See more of the story

Ted Bell has been building canoes for 30 years. For decades, paddlers who ventured into the Boundary Waters Canoe Area Wilderness spread the word about Bell Canoe Works' excellent designs and craftsmanship. Bell is credited with developing new methods to build canoes of composite materials such as Kevlar and carbon fiber.

In 2006, Bell faced a turning point. In the span of a few years, Bell's father had passed away, and his wife faced the deaths of her parents and brother. Turning 50, Bell and his wife had been contemplating expanding the business to manufacture plastic kayaks and taking on debt to fund the new line. Then came an unsolicited phone call from another company in the outdoor industry. They wanted to buy Bell Canoe Works.

"Usually I would say, 'No thank you, I'm not interested,' when I received that kind of call," Bell said. "This time I said, 'Let's talk.'" After a three-month negotiation, Bell sold his company to ORC Industries in La Crosse, Wis.

The sales contract included a five-year noncompete clause for Bell. "I enjoyed the first six months away from the business, but then I started really missing building boats," he said. "Paddling has been my life."

Meanwhile, things didn't go well for Bell Canoe Works' new ownership. As the recession hurt sales across the outdoor industry, ORC Industries stopped manufacturing Bell Canoe Works models in 2011.

"When they mothballed the molds, people all across the country would search me out and ask if I was going to build canoes again," Bell said. "Once my noncompete expired, I decided it was time to get back into the industry."

In April 2013, Ted Bell and Bear Paulsen founded Northstar Canoes with several part-time employees. "We use the name 'Northstar Canoes, handcrafted by Ted Bell' to connect the dots from Bell Canoe to Northstar," Bell explained.

As word spread, former retailers and paddling enthusiasts started calling the shop with orders. Northstar has relationships with more than 20 outdoor specialty retailers from New Hampshire to Oregon. Retailers that worked with Bell in the previous company quickly called to ask, "When can I get boats?" Northstar Canoes are already available locally at Midwest Mountaineering, Hoigaard's and Joe's Sporting Goods.

"What I thought was going to be a hobby turned into a year-round business in a matter of months," Bell said. "When I put the word out that I was going back into business, I sold more boats to retailers that I could build that first year."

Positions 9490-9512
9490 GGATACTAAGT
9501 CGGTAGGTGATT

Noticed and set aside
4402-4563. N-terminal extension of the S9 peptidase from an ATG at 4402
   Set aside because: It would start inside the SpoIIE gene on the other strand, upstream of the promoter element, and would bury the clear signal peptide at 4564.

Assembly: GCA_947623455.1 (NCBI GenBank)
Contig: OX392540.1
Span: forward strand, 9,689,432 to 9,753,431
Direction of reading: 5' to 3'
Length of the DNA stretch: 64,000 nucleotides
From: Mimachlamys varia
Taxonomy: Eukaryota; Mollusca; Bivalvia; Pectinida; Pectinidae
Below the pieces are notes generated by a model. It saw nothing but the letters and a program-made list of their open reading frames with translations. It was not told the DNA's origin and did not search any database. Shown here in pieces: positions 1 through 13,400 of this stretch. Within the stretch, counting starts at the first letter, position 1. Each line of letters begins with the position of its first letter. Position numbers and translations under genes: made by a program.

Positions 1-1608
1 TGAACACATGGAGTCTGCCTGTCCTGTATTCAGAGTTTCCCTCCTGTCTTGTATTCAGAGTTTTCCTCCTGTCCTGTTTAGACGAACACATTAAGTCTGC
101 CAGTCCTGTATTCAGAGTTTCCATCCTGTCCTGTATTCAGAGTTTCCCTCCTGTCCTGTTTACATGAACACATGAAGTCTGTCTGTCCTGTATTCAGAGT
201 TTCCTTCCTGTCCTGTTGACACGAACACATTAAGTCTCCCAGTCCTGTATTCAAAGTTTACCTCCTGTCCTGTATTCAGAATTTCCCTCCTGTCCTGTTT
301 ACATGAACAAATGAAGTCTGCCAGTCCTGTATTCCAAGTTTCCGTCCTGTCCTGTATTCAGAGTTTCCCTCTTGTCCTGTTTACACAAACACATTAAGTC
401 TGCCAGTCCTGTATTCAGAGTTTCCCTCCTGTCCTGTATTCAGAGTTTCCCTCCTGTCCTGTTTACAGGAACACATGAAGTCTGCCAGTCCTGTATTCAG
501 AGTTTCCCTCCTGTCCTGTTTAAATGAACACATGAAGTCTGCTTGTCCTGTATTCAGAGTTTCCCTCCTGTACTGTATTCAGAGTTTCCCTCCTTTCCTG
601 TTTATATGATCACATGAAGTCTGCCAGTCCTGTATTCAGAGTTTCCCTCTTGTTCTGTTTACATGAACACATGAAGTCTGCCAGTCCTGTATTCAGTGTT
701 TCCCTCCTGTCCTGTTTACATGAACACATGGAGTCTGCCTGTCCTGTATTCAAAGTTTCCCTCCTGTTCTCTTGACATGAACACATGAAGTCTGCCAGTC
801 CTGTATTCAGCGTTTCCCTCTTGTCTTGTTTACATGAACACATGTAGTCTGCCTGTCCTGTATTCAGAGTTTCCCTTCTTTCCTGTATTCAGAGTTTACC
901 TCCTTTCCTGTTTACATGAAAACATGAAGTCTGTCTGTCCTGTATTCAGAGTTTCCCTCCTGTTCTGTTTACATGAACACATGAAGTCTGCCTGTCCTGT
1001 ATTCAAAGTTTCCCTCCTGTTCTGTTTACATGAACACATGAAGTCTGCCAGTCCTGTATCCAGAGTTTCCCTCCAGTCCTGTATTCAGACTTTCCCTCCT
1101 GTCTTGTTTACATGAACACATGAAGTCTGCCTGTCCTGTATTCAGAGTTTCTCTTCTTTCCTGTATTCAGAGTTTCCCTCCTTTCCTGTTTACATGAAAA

Bell's loyal customers are understandably eager. Bell's attention to detail and personal involvement in the design and manufacture of his canoes gave paddlers a sense of a personal connection to the brand.

"I think the reputation of Bell Canoes will transfer to the new brand," said Rod Johnson, owner of Midwest Mountaineering in Minneapolis. "Ted understands everything about canoes. He has a long history of paddling and is very in tune with the sport."

Bell gives a lot of credit to the employees who helped Bell Canoe Works sustain such high standards all those years. "This isn't just about me. Everyone that helped build Bell Canoe Works developed that sense of loyalty. Consumers all attribute that to me. The reputation comes from the quality and passion that we put into these boats."

Bell is still involved in every step of the production process for Northstar Canoes. Every canoe requires 15 to 30 hours to create a finished product. As the company grows and its employees are trained to his standards, Bell plans to step back and concentrate more on design and building relationships with retailers and consumers.

Aiming high-end

Northstar Canoes are constructed with Kevlar or carbon-fiber hulls and wood trim. Prices range from $2,000 to $3,500 depending on size, hull materials and trim choices.

"We are focusing on the high end of the market," Bell explained.

Currently offering eight models, Northstar Canoes are designed with BWCA paddlers in mind. "These are boats that are very efficient to paddle. They are seaworthy and can take a load across windblown lakes," said Bell. "Customers feel safe in our boats."

Bell's canoe designs can accommodate a wide range of skill, experience and padding conditions. Entry-level paddlers will feel comfortable enough to take their new boats to the BWCA. Those wanting to take extended trips will appreciate the stability of the boats in a variety of conditions. "We take pride in building boats that can grow with you. The boat will grow with the buyer as they become better paddlers," Bell said.

Some paddlers prefer hulls designed to support a weeklong trip with family members. At the other end of the spectrum are boats crafted for paddlers more concerned with weight and speed. "Different paddlers will want different hull designs for different uses. Bell has a model line up to cover a spectrum of users," said Johnson.

With the start of paddling season, the phone at Northstar Canoes operation in Princeton, Minn., was ringing off the hook last week.

A customer in Des Moines called to say he's glad Ted Bell is back in business. With spring orders fulfilled, Bell is working feverishly to build more boats for delivery in July and August.

Bell appears to be relishing all the enthusiasm from retailers and paddlers. He's even fielding dinner invitations from some of his loyal old customers.

"I didn't get back into this business for the money," Bell said. "Paddle sports is a passion. It's something you have to be really into. If you don't have that commitment, it's a lot harder to make a go of it."

Or as Johnson put it: "Bell is really into paddling and building boats."

Lou Dzierzak is a freelance writer and actively participates in outdoor pursuits. He is editor of, an online resource for Twin Cities outdoor destinations.